‘STILLWATER’ Review | An Authentic and Understated Character Drama

Having watched the trailer, I expected Stillwater to be an intense thriller about an American father traveling to France in response to his daughter’s murder accusation.  Leading man Matt Damon is certainly no stranger to such roles, so I imagined there would be a fair amount of running, yelling, and last-minute acts of desperation.  Instead, what I got was an understated character drama and honestly, I’m not disappointed.

Matt Damon plays Bill Baker, a currently unemployed roughneck (aka oil worker) living in Oklahoma.  He exudes the outward stereotypes of a Midwestern American so one can imagine he sticks out like a sore thumb when he travels to Marseille, France to visit his daughter Allison (Abigail Breslin).  Allison is currently serving her fifth year of a nine-year murder sentence.  Having traveled here for college, Allison was convicted after her roommate/lover was found dead, although she maintains her innocence.  Upon arrival, she entrusts a lead to her father, but upon learning the authorities won’t pursue it, Bill takes it into his own hands.  During his extended stay in Marseille, he receives help translating and acclimating from a local he befriends named Virginie (Camille Cottin) and grows increasingly close to both her and her young daughter Maya (Lilou Siauvaud).

Truth be told, the premise makes this movie sound more exciting than it is.  Director Tom McCarthy is best known for helming the Academy Award-winning Spotlight and even that journalistic drama did more to keep me on the edge of my seat than Stillwater.  That’s not to say there are not some tense moments, but they are the exception.  Ultimately Stillwater is less about Bill’s quest and more about Bill himself.  Damon’s portrayal of this outwardly typical Midwestern is exquisite in its simplicity.  It may be easy to overlook the brilliance of his performance, as Bill is a man of few words who doesn’t afford Damon any impressive monologues, but that’s what makes this character feel so real.  Less is more in this regard as the entire cast makes it feel like we aren’t watching actors at all, but true to life people.

Abigail Breslin, Mat Damon, movie review, Stillwater, Tom McCarthy

It’s that true-to-life authenticity I love about this film.  Despite the stereotypes, Bill is not a caricature.  Stillwater doesn’t make the mistake of romanticizing his folksiness or trying to turn him into some kind of idealistic ambassador for the Midwest.  He’s an ordinary man who loves his daughter but is also a self-described “fuck-up”.  He makes questionable to outright bad decisions but remains relatable throughout.  The depiction of a character this genuinely human, while still being true to unique cultural attributes that many of us may not be exposed to in our social circles, I think is cinema at its best.  It gives audiences a window into the lives of the kinds of people that we otherwise may not think twice about and, while fictional, still has tremendous value in what it can teach us about empathy.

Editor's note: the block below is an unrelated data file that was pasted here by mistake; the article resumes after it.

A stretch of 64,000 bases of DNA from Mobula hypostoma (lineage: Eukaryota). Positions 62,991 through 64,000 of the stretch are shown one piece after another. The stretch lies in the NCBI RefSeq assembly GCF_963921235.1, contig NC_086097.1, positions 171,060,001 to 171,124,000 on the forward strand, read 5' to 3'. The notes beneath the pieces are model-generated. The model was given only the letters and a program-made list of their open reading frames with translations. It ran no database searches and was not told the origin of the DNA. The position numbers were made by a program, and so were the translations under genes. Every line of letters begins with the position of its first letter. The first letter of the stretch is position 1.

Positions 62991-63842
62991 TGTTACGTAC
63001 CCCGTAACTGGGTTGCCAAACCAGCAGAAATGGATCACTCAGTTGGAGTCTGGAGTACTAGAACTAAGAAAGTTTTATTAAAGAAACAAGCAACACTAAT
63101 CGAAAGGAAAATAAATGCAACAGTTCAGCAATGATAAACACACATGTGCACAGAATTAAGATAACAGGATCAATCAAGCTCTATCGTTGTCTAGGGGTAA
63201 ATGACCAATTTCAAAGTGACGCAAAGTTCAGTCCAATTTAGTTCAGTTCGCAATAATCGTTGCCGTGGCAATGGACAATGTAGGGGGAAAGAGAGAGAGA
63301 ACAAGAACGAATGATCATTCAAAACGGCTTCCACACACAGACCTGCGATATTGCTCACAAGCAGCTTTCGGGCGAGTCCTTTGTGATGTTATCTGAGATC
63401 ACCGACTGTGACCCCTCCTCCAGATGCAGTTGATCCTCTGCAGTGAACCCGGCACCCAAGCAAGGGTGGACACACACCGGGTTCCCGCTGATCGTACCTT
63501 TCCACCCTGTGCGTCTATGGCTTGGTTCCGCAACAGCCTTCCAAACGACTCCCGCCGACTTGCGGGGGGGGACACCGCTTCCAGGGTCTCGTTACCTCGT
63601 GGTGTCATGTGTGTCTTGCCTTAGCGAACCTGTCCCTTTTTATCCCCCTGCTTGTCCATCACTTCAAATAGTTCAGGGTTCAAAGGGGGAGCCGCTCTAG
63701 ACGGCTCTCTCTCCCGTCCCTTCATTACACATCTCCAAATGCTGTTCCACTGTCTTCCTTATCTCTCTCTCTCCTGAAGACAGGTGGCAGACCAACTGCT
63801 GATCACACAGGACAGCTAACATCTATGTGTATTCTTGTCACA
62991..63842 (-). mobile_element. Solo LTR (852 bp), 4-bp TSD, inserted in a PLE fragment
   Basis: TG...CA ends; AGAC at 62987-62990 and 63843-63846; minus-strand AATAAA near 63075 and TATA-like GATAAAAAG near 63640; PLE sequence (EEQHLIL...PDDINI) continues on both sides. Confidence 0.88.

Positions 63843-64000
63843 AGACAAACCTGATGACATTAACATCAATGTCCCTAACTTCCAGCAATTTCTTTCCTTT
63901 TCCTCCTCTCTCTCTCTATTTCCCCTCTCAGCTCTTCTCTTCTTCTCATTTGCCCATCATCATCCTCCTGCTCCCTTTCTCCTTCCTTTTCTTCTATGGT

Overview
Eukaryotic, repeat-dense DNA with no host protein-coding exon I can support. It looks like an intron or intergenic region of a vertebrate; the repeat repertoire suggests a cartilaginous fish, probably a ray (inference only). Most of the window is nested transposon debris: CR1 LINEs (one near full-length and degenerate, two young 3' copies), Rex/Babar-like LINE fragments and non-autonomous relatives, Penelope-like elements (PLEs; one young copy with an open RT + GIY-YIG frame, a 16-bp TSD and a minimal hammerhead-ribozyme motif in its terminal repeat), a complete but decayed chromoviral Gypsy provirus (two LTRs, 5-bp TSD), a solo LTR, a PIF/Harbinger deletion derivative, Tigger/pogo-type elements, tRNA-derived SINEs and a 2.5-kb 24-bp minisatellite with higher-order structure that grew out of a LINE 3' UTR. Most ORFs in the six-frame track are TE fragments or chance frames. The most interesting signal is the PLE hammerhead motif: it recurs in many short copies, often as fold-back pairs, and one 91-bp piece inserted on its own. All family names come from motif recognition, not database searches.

Where Stillwater does falter a bit are the moments it transitions to feel more like your typical thriller-type movie.  It’s not that these scenes are exceptionally unbelievable, but against the backdrop of a film that’s otherwise so authentic, it’s hard for these moments not to feel a little contrived.  There is also an inherent risk in defying audience expectations.  The run time is fairly long and while I appreciated the character drama that Stillwater turned out to be, others who didn’t expect this kind of movie may not be as forgiving.  Ultimately, it’s a beautiful and courageous film about real human beings.  It doesn’t sugarcoat the world or these characters, rather it challenges us to embrace their reality and imperfections and empathize with them nonetheless.

About Stillwater

Synopsis: An Oklahoma roughneck moves to Marseille, France in order to help her estranged daughter beat a murder conviction of which she claims to be innocent.

Director: Tom McCarthy

Writer: Tom McCarthy, Marcus Hinchey, Thomas Bidegain, Noé Debré

Stars: Matt Damon, Abigail Breslin, Camille Cottin, Lilou Siauvaud, Deanna Dunagan

Rated: R

Run time: 2 Hours, 20 Minutes

I am an ASU honors graduate with bachelors in Political Science and Philosophy.  I work as a Paralegal by day and enjoy casual, volunteer, and sometimes freelance writing on the side.  I'm a long time movie buff and avid gamer.  Collectible card and board games are my specialty.  I also remain actively engaged in the world of politics and like to stay up to date on all things science.  If there is one goal I have in life it is to never stop learning.

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